Hagia Sophia, Scala Publishers London 2004
Co-authored with W. Eugene Kleinbauer and Antony White
In association with Art and Archaeology Press, Istanbul
Hagia Sophia is one of the world’s greatest architectural monuments. First constructed as the principal church of Constantinople in the fourth century, and destroyed twice by fire, it was rebuilt in the mid-sixth century. Its soaring domes and arches, adorned with luminous gold mosaic-work and gleaming marbles, have inspired awe among generations of visitors. Following the Ottoman conquest of Constantinople in 1453, the church was divested of its Christian decoration and converted to a mosque. It ranked as one of the most important imperial mosques in Istanbul until 1935, when it was converted into a museum. This fully illustrated guide traces the building’s development from its foundation as the principal church of Constantinople in the fourth century to its present role as a museum. The beautiful images and design pay tribute to the famous and awe-inspiring architecture.
The Church of Justinian by W. Eugene Kleinbauer
Mosaic Decoration of the Byzantine Period by Antony White
From the Fifteenth Century to the Present Day by Henry Matthews
From the Fifteenth Century to the Present Day Henry Matthews
On 29 May 1453 Mehmet II, the conqueror of Constantinople, made his triumphal entry into the city after a 54-day siege. He rode almost at once to the ancient Byzantine cathedral of Hagia Sophia. In an act of humility before he entered, he dismounted, prostrated himself and put soil upon his head. As he passed through the bronze doors into the vast domed interior he saw a man hacking at the marble paving in an attempt to prize up a stone. The sultan rebuked the miscreant, demanding his purpose. When the man replied that this was but a temple for infidels, Mehmet reproved him, asked his soldiers to put an end to all looting, and proclaimed that the church would become a mosque. The possession of Constantinople had been one of the most important goals of Muslims since the time of Muhammad, and Hagia Sophia stood out brightly in the city as the jewel in the crown. Mehmet, known to his people as Fatih (Conqueror) was not a victor who would destroy the cities he conquered, and massacre their people; he perceived himself as an inheritor of the throne of Constantine the Great. Since Muslims regarded Jesus Christ as a prophet of their own religion, the era of Byzantine Christianity could be interpreted as the harbinger of a golden age for Islam. Mehmet believed that the Byzantine emperors who embellished and fortified the city for more than a thousand years had paved the way for him as the supreme emperor and defender of the Islamic faith. When he commanded an imam to mount the pulpit and proclaim: ‘There is no God but God. Muhammad is God’s Prophet’, he was fulfilling a sacred duty. On this fateful day he inaugurated Hagia Sophia’s span of almost 5oo years as a mosque. After the former church had been converted for Islamic worship, it was constantly admired; a succession of sultans repaired, embellished and made additions to it. Hagia Sophia was also emulated as a source for the design of mosques and accepted as a challenge to ambitious sultans and their architects. Finally in 1935, under Atattirk, it became a museum. This essay recounts the story of the Ottoman stewardship of Hagia Sophia, and its care under the’ modern Turkish state.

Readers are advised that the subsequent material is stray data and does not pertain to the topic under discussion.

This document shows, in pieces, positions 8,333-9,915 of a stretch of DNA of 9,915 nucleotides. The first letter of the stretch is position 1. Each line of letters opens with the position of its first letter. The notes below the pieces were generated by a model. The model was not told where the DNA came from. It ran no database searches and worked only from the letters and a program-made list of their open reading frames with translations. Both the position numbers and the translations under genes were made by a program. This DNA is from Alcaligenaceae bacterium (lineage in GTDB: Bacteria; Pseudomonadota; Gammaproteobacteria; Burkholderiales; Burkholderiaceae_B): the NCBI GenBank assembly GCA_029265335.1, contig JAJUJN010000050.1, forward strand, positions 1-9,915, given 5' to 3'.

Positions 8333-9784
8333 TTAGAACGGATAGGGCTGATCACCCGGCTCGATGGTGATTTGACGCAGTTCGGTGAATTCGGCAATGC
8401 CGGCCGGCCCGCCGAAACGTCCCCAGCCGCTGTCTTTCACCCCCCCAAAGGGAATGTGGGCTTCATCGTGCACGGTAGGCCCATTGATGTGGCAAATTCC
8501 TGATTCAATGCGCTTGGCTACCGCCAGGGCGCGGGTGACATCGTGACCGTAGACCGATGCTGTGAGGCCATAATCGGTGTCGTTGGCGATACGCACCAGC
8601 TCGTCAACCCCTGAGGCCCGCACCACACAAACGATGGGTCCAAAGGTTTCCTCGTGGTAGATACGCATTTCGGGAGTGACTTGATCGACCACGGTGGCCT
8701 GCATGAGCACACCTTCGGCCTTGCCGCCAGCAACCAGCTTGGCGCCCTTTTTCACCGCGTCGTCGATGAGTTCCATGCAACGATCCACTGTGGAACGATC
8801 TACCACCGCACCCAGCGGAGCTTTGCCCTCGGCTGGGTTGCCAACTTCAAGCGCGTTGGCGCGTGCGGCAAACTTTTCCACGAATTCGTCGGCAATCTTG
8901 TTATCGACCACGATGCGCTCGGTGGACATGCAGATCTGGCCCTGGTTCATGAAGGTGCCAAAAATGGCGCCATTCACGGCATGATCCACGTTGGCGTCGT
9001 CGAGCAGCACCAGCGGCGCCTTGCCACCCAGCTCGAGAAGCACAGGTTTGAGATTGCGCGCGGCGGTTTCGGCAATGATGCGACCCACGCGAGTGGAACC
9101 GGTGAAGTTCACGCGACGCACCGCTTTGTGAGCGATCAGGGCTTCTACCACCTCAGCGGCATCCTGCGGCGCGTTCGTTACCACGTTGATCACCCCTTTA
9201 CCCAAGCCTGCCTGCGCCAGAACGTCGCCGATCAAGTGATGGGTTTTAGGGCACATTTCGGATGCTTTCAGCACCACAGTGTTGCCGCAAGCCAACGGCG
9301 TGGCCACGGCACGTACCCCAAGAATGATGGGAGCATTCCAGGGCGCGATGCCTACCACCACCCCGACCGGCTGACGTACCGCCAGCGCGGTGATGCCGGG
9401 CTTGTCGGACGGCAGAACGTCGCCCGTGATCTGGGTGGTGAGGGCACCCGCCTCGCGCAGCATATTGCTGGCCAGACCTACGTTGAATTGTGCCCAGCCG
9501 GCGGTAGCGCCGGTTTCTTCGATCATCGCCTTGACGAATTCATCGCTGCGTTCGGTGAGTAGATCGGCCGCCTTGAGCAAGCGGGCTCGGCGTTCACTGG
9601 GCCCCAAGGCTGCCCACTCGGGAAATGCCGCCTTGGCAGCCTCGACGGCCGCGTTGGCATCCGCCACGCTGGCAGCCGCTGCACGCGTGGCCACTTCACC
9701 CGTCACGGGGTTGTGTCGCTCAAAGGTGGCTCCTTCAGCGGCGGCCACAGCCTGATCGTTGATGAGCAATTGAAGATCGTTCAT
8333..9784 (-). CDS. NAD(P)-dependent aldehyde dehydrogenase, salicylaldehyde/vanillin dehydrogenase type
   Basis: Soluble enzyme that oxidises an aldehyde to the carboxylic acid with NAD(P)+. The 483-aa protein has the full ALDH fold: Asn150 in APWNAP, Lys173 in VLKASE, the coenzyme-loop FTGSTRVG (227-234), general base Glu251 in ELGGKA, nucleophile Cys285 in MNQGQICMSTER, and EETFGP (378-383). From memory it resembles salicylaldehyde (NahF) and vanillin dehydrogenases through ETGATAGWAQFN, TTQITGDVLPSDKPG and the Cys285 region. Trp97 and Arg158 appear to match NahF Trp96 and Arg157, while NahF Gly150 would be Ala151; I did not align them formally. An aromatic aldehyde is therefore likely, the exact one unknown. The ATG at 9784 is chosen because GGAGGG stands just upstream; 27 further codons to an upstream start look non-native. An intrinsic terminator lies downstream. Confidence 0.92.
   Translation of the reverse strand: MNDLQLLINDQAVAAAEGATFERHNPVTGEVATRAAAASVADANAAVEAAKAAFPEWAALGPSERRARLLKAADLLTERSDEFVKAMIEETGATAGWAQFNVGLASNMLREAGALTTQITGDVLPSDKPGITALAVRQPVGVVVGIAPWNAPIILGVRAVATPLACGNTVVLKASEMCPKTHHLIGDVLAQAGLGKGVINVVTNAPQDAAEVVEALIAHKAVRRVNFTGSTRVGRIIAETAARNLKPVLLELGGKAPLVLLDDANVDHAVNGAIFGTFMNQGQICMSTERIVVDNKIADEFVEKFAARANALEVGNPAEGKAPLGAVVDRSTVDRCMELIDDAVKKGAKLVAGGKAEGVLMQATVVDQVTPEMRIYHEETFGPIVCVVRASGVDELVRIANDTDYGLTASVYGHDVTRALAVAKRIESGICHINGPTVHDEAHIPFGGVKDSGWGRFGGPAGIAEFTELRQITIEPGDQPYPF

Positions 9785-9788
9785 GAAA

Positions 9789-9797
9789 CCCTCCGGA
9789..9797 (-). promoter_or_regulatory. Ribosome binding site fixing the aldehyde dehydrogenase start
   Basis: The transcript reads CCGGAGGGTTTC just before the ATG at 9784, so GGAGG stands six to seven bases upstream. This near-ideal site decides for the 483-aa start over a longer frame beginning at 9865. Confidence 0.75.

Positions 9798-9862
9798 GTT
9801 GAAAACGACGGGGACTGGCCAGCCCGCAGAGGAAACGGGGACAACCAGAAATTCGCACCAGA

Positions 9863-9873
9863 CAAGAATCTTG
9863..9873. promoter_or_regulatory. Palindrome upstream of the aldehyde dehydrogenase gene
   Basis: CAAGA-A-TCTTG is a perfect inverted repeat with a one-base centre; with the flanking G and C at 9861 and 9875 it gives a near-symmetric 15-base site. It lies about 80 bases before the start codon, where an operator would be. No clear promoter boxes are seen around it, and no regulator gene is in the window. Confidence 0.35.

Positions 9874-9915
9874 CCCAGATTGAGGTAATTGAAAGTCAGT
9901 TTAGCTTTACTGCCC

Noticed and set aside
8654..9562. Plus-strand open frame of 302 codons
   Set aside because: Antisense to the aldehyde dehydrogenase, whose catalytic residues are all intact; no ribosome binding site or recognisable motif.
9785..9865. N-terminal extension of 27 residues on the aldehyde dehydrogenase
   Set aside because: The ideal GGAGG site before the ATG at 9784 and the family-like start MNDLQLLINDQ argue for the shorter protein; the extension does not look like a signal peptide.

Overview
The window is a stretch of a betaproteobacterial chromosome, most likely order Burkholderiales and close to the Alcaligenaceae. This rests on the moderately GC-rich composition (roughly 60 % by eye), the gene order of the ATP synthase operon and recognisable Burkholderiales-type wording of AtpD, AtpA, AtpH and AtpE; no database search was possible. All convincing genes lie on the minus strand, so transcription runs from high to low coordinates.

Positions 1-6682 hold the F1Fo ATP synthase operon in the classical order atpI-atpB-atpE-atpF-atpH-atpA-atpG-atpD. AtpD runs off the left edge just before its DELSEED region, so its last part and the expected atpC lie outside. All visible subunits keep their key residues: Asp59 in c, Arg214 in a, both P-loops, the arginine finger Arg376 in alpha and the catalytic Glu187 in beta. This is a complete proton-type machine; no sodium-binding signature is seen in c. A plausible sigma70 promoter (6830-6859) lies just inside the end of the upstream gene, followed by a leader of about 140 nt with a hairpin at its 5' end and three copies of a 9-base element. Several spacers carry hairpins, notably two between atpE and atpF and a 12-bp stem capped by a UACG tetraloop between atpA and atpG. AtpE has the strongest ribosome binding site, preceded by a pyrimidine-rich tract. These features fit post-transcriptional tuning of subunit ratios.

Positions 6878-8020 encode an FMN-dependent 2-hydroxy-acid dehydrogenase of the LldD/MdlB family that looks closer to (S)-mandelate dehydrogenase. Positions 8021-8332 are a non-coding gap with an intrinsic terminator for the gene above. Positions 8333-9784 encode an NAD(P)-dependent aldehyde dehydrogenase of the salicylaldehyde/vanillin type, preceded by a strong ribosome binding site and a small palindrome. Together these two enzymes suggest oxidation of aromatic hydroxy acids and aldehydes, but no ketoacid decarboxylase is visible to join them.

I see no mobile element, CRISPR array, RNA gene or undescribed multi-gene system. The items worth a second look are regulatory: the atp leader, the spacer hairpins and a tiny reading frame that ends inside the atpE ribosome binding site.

Muslim Ambitions and Desires for the Possession of Hagia Sophia Muhammad himself had prophesied that the first Muslim to pray in Hagia Sophia would go to paradise, and, from that time, Muslim leaders burned with desire to win the magnificent church. In 674, only forty-two years after the death of the Prophet, an Arab army began a siege of Constantinople that lasted four years. According to Ottoman legend, Muhammad’s companion and standard-bearer Eyiip Ensari, who took part in the campaign, received permission to pray in Hagia Sophia in exchange for ending the siege. After his prayers in the cathedral, he was treacherously murdered and became a martyr. Mehmet II, who miraculously discovered his bones, erected a shrine for him that became one of the most important Islamic pilgrim-age sites after Mecca and Medina. Arabs besieged Constantinople a second time from 717 to 718, but the still powerful Byzantine forces inflicted heavy losses on them and they abandoned the struggle. The decline of Byzantine power began with the crushing defeat of the imperial army by Seljuk Turks at the battle of Manzikert in 1071, and the empire was further diminished at the battle of Myriocephalon in 5575. By this time all Anatolia was in the hands of the Seljuks. The ravages of the Fourth Crusade (1202) destroyed any hope that the Byzantine Empire could regain its former glory. A renaissance in the thirteenth century under the Paleologues, and a revival of art and scholarship, was short-lived. The next century saw the founding of the Ottoman state, and the gradual encircling of Constantinople by Ottomans who made their capital at the nearby city of Bursa (1326) and then moved it to Edirne. (1362)